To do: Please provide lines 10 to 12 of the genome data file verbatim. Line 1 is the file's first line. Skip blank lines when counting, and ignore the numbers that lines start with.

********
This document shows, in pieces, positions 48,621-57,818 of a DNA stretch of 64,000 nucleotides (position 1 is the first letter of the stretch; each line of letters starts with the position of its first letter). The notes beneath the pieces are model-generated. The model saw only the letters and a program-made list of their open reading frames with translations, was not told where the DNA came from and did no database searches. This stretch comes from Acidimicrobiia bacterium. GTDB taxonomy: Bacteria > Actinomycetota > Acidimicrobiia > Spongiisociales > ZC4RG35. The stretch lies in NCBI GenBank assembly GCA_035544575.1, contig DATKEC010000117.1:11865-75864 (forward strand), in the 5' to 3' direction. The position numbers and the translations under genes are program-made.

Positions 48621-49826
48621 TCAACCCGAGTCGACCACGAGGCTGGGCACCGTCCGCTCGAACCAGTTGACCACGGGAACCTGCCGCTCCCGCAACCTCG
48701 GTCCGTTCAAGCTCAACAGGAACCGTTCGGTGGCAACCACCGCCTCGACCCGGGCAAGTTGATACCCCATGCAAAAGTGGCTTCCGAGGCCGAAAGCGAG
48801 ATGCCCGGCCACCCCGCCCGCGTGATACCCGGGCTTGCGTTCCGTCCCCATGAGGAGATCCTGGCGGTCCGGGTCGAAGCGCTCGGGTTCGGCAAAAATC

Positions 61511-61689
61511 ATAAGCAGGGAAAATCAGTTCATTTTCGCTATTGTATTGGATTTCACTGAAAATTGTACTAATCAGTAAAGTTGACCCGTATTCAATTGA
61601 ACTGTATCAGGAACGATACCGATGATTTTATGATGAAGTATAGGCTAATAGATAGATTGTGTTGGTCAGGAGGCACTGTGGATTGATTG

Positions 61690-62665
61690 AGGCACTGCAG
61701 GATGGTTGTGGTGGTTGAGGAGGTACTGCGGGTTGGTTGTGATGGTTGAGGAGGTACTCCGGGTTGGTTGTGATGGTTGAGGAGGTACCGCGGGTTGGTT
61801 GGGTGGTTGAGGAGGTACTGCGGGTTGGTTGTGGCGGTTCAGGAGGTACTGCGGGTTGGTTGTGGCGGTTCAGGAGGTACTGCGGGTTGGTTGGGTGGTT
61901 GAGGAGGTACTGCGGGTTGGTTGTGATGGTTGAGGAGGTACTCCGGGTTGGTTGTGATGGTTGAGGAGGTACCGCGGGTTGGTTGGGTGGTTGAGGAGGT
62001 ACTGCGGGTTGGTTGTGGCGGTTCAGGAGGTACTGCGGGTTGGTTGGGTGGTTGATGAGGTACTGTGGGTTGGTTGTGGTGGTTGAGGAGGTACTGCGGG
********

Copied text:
61690 AGGCACTGCAG
61701 GATGGTTGTGGTGGTTGAGGAGGTACTGCGGGTTGGTTGTGATGGTTGAGGAGGTACTCCGGGTTGGTTGTGATGGTTGAGGAGGTACCGCGGGTTGGTT
61801 GGGTGGTTGAGGAGGTACTGCGGGTTGGTTGTGGCGGTTCAGGAGGTACTGCGGGTTGGTTGTGGCGGTTCAGGAGGTACTGCGGGTTGGTTGGGTGGTT